a lecture to be given by Dr. Ernest
Sutherland Bates at 5 p. m. today,
Naturgl Science Auditd-ium, for the
Socialist Club Public Lecture Ser-
Michigan Repertory Players: To-
night and for the remainder of the
week, Shakespeare's "All's Well That
Ends Well' is being presented at the
Lydia Mendelssohn theatre. Seats
are now on sale for all performances,
-the telephone number is 6300.
Special Matinee: There will be a
special matinee performance off
"All's Well That Ends Well' on Sat-
urday afternoon at 3 o'clock in the
Lydia Mendelssohn theatre. All seats
Lecture on "Disamament." Profes-
sor George Grafton Wilson, Professor
of International Law at Harvard
University, will lecture on disarma-
ment in 1025 Angel Hall tonight at
8:00 p. m. The public is invited.
Hitch-Hikes 1,300 Miles
To Answer Court Charge
NASHUA, N. H., Aug. 3-P)--Ray-
mond C. Cross, of Manchester,
proved yesterday that he was a man
of his word when he surrendered at
police headquarters after hitch-hik-
ing 1,300 miles from St. Louis to save
Nashua the expense of sending offi-
cers for him.
Tomorrow Cross will be arraigned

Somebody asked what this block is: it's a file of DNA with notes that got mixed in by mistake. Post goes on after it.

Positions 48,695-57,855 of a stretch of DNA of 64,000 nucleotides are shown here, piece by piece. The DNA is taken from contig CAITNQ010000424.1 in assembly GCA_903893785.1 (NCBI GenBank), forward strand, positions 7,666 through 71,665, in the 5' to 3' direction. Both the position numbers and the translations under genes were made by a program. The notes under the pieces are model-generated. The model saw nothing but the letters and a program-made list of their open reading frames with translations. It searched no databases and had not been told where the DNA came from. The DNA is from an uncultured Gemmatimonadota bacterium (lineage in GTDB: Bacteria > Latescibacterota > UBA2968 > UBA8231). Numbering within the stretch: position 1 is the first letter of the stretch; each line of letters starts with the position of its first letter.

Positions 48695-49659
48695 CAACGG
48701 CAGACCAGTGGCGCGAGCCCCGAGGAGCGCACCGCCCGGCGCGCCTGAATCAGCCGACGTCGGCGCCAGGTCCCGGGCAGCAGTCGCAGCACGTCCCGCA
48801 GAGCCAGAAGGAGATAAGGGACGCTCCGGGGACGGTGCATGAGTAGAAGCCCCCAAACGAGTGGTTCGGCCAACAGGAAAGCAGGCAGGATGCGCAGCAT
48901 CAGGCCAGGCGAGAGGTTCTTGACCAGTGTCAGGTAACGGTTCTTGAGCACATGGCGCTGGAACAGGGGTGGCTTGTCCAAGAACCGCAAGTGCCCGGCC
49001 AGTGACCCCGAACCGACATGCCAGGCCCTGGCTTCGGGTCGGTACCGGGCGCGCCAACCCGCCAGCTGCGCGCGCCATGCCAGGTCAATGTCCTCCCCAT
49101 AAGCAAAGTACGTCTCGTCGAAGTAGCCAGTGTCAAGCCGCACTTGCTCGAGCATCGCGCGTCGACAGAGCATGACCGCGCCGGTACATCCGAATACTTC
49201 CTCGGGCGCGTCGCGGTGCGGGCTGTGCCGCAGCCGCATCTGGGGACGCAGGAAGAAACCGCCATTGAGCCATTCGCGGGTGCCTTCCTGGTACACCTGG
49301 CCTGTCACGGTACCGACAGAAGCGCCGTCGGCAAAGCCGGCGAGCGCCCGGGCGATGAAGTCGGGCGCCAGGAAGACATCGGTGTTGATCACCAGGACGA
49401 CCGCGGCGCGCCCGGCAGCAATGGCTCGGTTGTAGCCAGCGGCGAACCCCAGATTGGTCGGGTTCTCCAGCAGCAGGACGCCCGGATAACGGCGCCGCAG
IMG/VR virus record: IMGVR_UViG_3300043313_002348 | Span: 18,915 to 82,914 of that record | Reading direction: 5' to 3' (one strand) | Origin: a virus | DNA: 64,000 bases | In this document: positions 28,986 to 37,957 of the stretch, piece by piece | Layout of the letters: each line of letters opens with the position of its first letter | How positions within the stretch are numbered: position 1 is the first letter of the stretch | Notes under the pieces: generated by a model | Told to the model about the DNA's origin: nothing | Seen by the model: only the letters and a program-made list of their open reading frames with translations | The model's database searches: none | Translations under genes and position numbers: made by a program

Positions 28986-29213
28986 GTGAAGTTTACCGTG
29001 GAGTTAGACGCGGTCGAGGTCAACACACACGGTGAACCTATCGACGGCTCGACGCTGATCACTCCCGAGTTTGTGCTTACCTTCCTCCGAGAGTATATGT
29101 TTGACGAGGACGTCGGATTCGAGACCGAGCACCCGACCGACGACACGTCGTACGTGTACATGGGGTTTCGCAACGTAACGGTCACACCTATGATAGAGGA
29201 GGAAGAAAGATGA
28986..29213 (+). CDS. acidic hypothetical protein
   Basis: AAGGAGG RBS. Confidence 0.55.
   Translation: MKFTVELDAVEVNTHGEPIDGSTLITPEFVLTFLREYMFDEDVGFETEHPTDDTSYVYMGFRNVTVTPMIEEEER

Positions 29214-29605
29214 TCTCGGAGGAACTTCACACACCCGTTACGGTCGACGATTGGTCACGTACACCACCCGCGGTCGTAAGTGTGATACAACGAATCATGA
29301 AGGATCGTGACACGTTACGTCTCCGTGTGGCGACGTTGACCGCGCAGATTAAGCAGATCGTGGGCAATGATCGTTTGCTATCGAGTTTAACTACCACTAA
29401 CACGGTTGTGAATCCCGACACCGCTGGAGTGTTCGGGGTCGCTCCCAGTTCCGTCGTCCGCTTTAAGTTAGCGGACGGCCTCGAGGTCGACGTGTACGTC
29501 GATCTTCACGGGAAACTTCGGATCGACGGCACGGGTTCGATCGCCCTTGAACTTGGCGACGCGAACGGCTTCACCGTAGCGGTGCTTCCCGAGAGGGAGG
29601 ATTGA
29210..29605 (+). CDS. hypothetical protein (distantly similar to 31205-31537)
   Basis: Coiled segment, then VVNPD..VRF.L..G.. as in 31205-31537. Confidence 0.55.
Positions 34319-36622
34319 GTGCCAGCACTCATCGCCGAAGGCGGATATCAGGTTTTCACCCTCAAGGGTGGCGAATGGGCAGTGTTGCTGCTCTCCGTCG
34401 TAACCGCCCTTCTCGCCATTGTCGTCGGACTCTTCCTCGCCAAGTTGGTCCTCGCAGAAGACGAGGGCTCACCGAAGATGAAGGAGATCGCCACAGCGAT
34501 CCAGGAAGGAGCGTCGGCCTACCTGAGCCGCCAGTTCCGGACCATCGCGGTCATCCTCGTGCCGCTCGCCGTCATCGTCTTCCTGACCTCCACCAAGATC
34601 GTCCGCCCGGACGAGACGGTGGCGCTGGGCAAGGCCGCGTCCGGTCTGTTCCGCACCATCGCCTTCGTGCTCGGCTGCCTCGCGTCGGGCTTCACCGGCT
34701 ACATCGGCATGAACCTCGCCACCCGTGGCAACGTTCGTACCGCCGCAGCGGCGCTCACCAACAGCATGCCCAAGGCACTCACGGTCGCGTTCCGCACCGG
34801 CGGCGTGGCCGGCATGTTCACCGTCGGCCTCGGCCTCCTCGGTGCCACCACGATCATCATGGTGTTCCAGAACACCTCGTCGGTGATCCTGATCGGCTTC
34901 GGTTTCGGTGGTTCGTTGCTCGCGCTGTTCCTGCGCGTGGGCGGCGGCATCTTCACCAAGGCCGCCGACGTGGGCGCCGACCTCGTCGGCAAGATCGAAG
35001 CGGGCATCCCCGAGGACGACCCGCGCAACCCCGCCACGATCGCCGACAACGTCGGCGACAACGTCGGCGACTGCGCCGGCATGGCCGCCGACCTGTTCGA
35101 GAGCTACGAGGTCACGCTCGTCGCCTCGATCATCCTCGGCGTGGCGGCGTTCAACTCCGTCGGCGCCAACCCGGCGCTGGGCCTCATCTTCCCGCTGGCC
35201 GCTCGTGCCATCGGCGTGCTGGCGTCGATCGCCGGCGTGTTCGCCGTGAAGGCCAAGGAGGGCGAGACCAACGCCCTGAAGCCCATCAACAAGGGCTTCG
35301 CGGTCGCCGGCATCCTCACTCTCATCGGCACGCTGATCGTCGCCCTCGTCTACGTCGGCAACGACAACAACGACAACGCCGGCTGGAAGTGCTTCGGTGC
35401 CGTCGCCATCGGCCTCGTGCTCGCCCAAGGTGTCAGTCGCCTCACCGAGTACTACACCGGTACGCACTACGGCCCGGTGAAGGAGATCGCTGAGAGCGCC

on a charge of embezzling $1,000
from the Holbrook-Marshall Co.,
Chief Irving Goodwin, of the local
force, decided reluctantly that it
would be too expensive to send of-
ficers to bring him back.
Goodwin suggested that they re-
lease Cross if the fugitive promised
to return to Nashua. Cross assented.
Practically penniless, Cross hitch-
hiked'hisaway back, thumbing rides,
boarding freight trains and walking
when everything else failed.
DAILY OFFICIAL BULLETIN
Pubicatom in the Bulletin is constructive notice to all members of the
University. Copy received at the office of the Summer Session until 3:30;
11;30 a. mn. Saturday.
who are interested are invited to at-
tend the assembly.
Mr. Frederick L. Redefer, Executive
Secretary of the Progressive Educa-
tion Association will speak on "Prog-
ressive Education" Friday afternoon
at 4:10 in University High School.
This speech on the series of educa-
tional conferences kas originally
scheduled for Wednesday, August 9.
This topic will be timely to everyone
interested in education.
Four stars means extraordinary; three stars very
good, two stars good; one star just another picture;
no stars keep away from it.
A New Trick. .
HE New York kidnapers who freed
h .Nathan Baskowitz yesterday with'
the agreement that he pay them "on time" have,
started a "payment-plan" system that is, to say
the least, unique in the history of crime.
Of course it is to be taken for granted that
such demands will not be considered seriously and
that the sum asked for in this case will not be
paid. And at the same time the case demonstrates